We question the sanity of some people in the villages who blame the girls for what has happened to them
We questions why they would hide and protect pedophiles and risk more young children
We question the way our girls were treated before the existence of Rafiki Mwema
We question how anyone who saw the impact of the heart and soul being ripped from our baby girls could fail to see the purity shine through
We sit with the girls and answer their heartbreaking questions – will any man want me after I have been so bad? How will I tell my husband what happened to me? What will WE say when people ask why I have been away from my village? All these questions show that they feel responsible and ashamed about the crime that was committed – the shame they live on a moment-to-moment basis – the fear that they will take into their futures.
We question why they need to worry so much about what a man they have not met yet, will think of them.
We question just how much we can change for all the potential innocent little girls – but we never question that we can make huge changes. Can we eradicate sexual violence – no? Can we educate those around in the communities to be more accepting of the girls who have been subjected to this heinous crime –yes?
We continually question what we are doing and how to make it better – We never question why – it needs to be done and that we are the vehicle that can drive change forward.
We NEVER question the love and commitment of everyone that supports Rafiki Mwema – from the staff, the board through to each and every sponsor and follower of these beautiful little girls.
R is for Rafiki Familia our brother organisation.
Having opened the girls house nearly 3 years ago, Anne-Marie was always aware of the plight of boys who lived on the streets. She knew many of the boys through Play Kenya’s football project, and had many sleepless nights, worrying about young vulnerable boys. They experienced violence and fear on a moment to moment basis. Many of them used sniffing glue, alcohol and other substances to keep their fear and hunger in check. These young boys were literally dying on the streets.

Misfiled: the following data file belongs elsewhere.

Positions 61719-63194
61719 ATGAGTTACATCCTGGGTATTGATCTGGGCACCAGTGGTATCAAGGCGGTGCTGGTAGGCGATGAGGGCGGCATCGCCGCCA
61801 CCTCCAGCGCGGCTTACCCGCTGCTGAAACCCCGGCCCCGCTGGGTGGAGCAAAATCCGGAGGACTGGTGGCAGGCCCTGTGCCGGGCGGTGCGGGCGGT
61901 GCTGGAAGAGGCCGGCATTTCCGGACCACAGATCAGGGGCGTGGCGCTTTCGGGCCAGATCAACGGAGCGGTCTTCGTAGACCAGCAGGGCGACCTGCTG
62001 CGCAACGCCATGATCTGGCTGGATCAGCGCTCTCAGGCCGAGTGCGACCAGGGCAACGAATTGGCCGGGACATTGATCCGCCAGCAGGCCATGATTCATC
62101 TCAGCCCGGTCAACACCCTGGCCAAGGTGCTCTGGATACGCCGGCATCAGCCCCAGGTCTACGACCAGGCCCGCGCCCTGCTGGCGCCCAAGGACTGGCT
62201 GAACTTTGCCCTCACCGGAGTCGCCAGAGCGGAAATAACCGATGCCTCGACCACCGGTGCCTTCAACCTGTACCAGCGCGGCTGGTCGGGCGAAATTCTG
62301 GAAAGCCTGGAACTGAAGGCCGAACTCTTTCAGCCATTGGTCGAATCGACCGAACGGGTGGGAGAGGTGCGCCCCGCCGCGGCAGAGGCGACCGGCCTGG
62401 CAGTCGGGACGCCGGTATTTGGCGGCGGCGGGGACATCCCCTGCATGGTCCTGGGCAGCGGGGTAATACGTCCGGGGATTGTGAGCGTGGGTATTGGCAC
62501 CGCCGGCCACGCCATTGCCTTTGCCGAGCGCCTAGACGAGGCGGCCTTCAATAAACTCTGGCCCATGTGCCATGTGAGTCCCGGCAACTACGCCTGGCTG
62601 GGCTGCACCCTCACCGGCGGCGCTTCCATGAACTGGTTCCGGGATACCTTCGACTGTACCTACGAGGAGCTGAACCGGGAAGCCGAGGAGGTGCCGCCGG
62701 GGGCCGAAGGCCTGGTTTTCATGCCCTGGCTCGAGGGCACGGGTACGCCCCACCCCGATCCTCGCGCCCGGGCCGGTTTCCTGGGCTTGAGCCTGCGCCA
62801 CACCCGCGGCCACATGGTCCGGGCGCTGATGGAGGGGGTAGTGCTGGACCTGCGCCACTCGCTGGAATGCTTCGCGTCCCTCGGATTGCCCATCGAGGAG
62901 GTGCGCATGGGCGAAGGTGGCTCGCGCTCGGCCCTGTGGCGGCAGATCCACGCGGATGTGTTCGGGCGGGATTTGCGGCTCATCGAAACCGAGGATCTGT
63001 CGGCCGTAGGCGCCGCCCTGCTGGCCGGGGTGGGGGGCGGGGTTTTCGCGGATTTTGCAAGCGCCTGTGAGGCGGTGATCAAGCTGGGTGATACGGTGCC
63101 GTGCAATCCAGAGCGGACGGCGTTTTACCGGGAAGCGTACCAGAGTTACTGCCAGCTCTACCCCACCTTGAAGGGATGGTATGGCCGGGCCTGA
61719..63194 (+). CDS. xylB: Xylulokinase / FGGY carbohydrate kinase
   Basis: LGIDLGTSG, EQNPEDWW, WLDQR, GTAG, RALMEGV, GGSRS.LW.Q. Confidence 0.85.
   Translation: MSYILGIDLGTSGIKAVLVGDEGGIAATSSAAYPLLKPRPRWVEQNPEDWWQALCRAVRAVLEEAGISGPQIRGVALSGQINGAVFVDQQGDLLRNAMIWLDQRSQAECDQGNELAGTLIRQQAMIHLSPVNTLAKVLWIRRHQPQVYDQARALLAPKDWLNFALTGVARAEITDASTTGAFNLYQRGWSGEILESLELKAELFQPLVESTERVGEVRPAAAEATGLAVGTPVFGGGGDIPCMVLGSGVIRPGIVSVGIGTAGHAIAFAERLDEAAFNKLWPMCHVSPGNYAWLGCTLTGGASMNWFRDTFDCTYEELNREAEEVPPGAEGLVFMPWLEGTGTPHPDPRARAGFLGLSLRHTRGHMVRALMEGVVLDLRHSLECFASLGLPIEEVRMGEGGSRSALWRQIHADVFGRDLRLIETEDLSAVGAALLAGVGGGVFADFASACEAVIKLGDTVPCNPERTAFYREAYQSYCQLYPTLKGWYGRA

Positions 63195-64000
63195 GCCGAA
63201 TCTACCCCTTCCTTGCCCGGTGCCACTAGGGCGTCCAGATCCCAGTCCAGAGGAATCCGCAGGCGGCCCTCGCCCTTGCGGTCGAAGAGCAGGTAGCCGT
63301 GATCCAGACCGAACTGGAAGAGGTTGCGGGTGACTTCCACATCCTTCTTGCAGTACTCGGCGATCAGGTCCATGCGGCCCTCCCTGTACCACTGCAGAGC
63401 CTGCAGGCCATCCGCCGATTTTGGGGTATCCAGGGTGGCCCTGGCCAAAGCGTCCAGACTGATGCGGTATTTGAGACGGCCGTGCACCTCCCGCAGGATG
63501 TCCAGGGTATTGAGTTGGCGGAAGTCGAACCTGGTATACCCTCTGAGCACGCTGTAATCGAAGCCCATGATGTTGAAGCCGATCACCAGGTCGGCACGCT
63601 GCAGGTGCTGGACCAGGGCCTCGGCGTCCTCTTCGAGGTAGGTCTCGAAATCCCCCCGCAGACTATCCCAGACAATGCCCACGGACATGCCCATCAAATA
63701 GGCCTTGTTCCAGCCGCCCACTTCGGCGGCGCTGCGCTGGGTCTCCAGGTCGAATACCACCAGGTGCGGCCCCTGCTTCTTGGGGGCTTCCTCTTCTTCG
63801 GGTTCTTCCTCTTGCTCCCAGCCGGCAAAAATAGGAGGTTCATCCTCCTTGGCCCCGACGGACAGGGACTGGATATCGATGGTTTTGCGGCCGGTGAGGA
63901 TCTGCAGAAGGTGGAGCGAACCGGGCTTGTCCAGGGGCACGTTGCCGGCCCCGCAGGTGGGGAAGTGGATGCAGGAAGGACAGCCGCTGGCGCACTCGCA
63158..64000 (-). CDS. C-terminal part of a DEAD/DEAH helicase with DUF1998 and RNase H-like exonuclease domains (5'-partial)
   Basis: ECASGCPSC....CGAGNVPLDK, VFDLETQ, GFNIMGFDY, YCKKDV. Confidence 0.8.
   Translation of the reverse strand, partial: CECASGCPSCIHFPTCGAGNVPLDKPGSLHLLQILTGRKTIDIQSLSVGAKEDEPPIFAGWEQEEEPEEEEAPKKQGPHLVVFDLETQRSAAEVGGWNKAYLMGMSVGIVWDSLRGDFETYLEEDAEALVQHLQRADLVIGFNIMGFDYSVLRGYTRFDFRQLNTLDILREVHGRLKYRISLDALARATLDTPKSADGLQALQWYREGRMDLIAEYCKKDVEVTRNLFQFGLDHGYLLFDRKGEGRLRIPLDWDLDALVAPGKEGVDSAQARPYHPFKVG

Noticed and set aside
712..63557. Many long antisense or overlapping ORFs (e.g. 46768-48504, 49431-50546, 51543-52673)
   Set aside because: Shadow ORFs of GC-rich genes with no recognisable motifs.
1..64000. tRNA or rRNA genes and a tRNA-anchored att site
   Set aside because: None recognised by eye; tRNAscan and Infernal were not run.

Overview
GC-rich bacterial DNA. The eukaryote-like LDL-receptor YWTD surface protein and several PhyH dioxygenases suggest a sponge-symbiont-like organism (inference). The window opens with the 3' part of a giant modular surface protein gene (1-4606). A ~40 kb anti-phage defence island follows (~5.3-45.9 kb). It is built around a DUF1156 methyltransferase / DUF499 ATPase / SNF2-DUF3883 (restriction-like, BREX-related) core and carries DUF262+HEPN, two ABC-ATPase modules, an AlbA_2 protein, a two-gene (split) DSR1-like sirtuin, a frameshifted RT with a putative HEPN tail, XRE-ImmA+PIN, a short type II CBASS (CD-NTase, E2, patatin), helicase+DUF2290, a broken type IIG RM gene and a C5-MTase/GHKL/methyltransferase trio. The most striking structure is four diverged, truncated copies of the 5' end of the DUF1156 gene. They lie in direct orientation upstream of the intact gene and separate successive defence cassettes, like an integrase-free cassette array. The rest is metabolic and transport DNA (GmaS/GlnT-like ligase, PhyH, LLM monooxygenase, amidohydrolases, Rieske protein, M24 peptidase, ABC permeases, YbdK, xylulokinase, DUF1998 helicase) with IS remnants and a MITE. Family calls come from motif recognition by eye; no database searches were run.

In February this year, the police ‘arrested’ many of the boys Play Kenya have known. Their crime – being homeless. they were facing many years in the tough children juvenile system – so Play Kenya stepped in and Rafiki Familia became home for 16 boys. We have been ‘warned off’ so many times about supporting boys who lived on the streets and have been told we will fail because of their previous life-styles and addictions. Maybe we will (I really hope not) but to us just ONE boy staying off the streets, into education and becoming a caring member of the community is a success – and I know we can do that! 16 boys still in education, showing love and compassion to each other after 8 months is a good start! The principals are the same as at RM – it is a therapeutic project where the boys are helped off their addictions, receive therapeutic support, have access to education, with a view of attending public schools in the future. There have been teething problems but we are still moving forwards.
R is also for Ray, the manager of RF. His passion to help the boys is outstanding and I believe we would have 200 boys at RF if we let him! This is his first role in managing and project and we back him all the way! Great job Ray
S is for STAFF!
We are so fussy about our staff and try and make sure we are the right people in place to support our girls. I think one of the most important jobs for us is staff training and support. We are like family – but in all families we have some disagreements! THE most important thing to us is that our girls feel safe an loved – so our staff need to feel safe and loved too.
I’m going to do the unforgivable and name two special staff members with very different roles
ANISHA has been with us since the very beginning of Play Kenya and is a magic therapeutic worker. She has that very special way of working with children and families that comes from ‘within’. Technically she works for Play Kenya but plays a key role at RM too. She is responsible for training all our staff at RM and ensuring they are following their APP and supporting them when needed. She is also is instrumental when our girls return home and beyond. She carries out the much needed attachment work with the family and the girls BEFORE they return home. She visits their schools, villages and churches and ensures they understand that this girl is in NO WAY responsible for has happened to them – stigma is a big thing when the girls return home. Anisha is Special, Super, SUCH-a-good-therapist and a Shiny example to the many many Kenyans who Struggle to see how to support vulnerable children in their communities. She is a SHINING STAR!